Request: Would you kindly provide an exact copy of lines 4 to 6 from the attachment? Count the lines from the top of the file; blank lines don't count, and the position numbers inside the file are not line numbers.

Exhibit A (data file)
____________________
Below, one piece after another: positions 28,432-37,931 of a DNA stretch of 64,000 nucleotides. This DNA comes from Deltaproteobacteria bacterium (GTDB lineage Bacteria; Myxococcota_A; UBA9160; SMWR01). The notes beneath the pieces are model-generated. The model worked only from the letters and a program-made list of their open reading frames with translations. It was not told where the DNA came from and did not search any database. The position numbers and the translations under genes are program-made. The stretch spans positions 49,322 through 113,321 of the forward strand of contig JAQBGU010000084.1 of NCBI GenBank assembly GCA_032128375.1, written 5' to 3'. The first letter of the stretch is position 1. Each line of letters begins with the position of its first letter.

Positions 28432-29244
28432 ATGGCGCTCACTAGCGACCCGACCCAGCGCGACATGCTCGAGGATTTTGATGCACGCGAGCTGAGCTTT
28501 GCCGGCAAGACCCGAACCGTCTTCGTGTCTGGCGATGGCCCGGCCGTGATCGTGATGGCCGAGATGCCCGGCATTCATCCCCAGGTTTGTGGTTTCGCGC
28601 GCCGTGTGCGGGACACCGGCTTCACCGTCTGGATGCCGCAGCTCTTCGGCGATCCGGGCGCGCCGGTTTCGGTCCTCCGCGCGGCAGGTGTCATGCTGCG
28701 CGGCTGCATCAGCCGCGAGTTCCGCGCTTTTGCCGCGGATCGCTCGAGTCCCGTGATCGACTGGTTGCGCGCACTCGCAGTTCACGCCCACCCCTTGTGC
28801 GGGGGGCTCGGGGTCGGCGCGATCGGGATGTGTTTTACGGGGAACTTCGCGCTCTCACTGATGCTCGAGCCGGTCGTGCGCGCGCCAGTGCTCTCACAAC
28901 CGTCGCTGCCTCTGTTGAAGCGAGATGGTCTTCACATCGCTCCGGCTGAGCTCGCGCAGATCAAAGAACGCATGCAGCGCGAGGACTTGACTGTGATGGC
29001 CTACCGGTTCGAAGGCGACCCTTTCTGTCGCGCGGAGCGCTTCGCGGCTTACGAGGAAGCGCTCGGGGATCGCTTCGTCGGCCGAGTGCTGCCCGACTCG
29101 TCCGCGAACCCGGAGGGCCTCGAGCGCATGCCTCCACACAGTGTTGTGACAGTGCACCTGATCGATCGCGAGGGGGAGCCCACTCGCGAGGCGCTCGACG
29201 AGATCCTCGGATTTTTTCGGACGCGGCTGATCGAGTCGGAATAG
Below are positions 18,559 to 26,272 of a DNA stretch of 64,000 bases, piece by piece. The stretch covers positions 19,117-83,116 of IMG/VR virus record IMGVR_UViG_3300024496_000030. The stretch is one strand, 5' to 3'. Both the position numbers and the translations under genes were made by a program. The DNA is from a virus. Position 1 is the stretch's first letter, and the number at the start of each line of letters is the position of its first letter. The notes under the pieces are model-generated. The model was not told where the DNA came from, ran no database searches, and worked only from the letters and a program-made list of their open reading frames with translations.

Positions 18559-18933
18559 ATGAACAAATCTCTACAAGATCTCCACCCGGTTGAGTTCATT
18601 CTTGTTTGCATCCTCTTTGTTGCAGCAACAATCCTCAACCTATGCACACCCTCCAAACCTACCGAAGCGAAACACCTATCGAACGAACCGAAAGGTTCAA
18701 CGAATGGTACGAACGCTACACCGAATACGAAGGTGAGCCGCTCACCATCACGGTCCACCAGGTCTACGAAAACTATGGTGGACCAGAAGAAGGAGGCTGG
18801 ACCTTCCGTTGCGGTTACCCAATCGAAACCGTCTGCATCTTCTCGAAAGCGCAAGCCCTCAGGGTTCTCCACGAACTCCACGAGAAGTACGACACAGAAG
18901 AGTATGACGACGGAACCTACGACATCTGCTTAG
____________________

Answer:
28501 GCCGGCAAGACCCGAACCGTCTTCGTGTCTGGCGATGGCCCGGCCGTGATCGTGATGGCCGAGATGCCCGGCATTCATCCCCAGGTTTGTGGTTTCGCGC
28601 GCCGTGTGCGGGACACCGGCTTCACCGTCTGGATGCCGCAGCTCTTCGGCGATCCGGGCGCGCCGGTTTCGGTCCTCCGCGCGGCAGGTGTCATGCTGCG
28701 CGGCTGCATCAGCCGCGAGTTCCGCGCTTTTGCCGCGGATCGCTCGAGTCCCGTGATCGACTGGTTGCGCGCACTCGCAGTTCACGCCCACCCCTTGTGC